(c) R. Gino Santa Maria – Stock.Adobe.com Fireworks at night over dark blue sky
With proposed reform moving through the Republican-controlled Legislature this month, Pennsylvania could soon see new limits on when fireworks can be set off.
The Senate Agriculture and Rural Affairs Committee voted 6-5 on Monday to send legislation introduced by Rep. Frank Farry, R-Bucks, reforming the state’s existing fireworks law to the full chamber for consideration. Every Republican, except Senate President Pro Tempore Jake Corman, R-Centre, voted in favor of the bill.
The 2017 state law aimed to create a revenue source for the state and expanded what kinds of fireworks Pennsylvanians could use. But in the intervening five years since it went on the books, state officials have received complaints from communities and law enforcement about noise and safety.
“This bill was negotiated with the municipal organizations, the first responder organizations, the humane society, and our agriculture representatives, as well as the fireworks industry,” Farry said Monday. “All of those groups are unanimously in favor of the passage of this.”
The proposal would limit the timeframe for using fireworks from 10 a.m. and 10 p.m. — except on July 2, 3, and 4 and December 31, when consumer fireworks may be used until 1 a.m. the following day.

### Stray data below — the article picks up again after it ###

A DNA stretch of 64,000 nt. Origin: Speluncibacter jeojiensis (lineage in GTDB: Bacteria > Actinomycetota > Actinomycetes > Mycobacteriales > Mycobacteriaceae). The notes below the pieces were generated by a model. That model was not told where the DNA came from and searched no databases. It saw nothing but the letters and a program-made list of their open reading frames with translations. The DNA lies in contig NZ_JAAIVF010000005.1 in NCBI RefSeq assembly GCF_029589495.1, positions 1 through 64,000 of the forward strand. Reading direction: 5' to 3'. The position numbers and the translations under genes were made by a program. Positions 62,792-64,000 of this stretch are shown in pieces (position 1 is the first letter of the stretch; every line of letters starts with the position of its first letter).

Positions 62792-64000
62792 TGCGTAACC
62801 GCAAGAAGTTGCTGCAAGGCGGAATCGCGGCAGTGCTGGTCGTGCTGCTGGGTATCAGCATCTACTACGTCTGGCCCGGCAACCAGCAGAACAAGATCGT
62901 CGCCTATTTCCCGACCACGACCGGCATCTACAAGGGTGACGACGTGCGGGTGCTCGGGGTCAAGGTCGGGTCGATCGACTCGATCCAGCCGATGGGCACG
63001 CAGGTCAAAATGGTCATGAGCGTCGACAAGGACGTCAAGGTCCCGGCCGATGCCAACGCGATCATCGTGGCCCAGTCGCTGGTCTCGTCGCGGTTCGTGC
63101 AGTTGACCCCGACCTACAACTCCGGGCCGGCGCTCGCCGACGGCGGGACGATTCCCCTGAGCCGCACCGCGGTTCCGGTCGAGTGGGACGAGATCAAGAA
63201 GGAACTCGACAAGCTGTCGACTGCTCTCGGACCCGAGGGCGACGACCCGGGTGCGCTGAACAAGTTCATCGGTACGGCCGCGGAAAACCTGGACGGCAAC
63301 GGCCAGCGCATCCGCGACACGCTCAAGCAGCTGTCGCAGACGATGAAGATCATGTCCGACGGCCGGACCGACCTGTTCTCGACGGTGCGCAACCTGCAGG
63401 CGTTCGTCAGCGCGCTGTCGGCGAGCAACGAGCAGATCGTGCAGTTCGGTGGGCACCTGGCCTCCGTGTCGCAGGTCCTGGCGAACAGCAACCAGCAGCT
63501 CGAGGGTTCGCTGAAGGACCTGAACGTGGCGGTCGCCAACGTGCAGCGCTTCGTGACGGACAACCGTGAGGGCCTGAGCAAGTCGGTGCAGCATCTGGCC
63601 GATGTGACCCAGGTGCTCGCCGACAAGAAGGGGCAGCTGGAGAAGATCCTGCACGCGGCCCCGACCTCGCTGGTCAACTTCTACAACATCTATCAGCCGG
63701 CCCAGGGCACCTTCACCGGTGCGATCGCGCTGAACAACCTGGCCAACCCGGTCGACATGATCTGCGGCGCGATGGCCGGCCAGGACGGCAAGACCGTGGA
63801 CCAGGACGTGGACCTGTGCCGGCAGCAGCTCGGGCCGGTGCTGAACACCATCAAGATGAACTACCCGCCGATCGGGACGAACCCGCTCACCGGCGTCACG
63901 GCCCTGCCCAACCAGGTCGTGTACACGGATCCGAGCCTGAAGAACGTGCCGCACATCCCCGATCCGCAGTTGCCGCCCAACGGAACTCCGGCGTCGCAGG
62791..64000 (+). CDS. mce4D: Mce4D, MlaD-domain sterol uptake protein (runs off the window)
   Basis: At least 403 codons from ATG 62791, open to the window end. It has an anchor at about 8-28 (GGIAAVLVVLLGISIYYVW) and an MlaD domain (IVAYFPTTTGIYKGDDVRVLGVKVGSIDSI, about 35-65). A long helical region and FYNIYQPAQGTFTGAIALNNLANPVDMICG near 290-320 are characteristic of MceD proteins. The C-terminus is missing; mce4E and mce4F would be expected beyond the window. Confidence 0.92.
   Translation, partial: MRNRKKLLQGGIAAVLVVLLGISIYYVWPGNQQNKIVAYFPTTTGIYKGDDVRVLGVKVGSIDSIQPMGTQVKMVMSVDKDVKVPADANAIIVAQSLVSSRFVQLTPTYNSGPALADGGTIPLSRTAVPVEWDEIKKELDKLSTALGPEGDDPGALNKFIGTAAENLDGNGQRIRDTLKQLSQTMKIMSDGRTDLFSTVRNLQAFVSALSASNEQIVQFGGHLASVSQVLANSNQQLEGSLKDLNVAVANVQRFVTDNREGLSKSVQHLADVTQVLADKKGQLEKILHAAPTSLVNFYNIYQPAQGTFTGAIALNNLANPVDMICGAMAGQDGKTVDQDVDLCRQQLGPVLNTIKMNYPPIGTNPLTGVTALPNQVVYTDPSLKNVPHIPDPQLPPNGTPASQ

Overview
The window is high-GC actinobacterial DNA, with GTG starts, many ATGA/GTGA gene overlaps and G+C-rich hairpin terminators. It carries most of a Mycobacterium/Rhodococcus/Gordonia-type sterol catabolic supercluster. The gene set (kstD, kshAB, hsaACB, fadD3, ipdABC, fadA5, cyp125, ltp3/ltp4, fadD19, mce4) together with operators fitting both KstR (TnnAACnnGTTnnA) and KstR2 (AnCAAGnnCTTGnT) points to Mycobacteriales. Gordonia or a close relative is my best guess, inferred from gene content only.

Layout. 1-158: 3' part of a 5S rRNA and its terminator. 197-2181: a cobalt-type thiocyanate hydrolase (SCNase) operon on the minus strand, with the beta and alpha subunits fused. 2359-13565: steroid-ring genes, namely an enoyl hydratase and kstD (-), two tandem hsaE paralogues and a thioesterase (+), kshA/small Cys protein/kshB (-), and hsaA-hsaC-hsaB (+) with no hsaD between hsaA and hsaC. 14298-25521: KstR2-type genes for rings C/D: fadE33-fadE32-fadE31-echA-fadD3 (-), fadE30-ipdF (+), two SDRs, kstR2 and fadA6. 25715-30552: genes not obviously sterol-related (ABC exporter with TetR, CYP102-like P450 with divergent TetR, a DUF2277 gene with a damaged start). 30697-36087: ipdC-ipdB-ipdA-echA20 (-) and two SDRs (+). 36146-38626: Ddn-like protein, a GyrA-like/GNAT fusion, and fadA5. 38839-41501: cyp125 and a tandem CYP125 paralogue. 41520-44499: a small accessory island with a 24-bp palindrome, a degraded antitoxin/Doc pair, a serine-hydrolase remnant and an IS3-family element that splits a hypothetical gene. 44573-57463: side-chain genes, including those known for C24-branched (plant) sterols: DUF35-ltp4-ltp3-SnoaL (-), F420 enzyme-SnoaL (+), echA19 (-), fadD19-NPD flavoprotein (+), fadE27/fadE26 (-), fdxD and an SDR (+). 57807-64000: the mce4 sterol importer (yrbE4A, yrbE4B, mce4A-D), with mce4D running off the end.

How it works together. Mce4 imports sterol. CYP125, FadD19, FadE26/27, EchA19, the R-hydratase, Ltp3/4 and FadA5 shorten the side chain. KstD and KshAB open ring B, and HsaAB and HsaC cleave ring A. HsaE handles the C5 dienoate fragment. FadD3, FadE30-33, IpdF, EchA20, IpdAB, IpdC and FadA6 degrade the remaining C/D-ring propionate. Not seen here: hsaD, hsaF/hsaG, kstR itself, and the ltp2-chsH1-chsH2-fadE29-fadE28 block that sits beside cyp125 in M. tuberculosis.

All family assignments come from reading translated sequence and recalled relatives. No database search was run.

The bill would also redirect the fireworks tax to help fund EMS and firefighter programs and require people to give livestock owners at least three days’ notice before using fireworks near an animal housing facility.
The legislation proposes greater penalties for improper sales and illegal use — a provision Sens. Gene Yaw, R-Lycoming, and Sharif Street, D-Philadelphia, expressed concern over and suggested working on an amendment to address penalties.
“Jail time for fireworks seems excessive,” Street said, adding that the commonwealth would bear the cost of having to incarcerate someone for violating the law.
Yaw, who helped draft Pennsylvania’s existing fireworks law, added that the legislation would “make criminals” out of people who want to celebrate holidays or special occasions.
“Somehow, that just does not fit with me,” he said. “I think that there are ways to regulate things.”
Sen. Judy Schwank, D-Berks, said the legislation “doesn’t cut it.” She added that lawmakers do not understand the challenges law enforcement face while trying to enforce the law and monitor community safety.
“It just doesn’t fix the problem,” she added.
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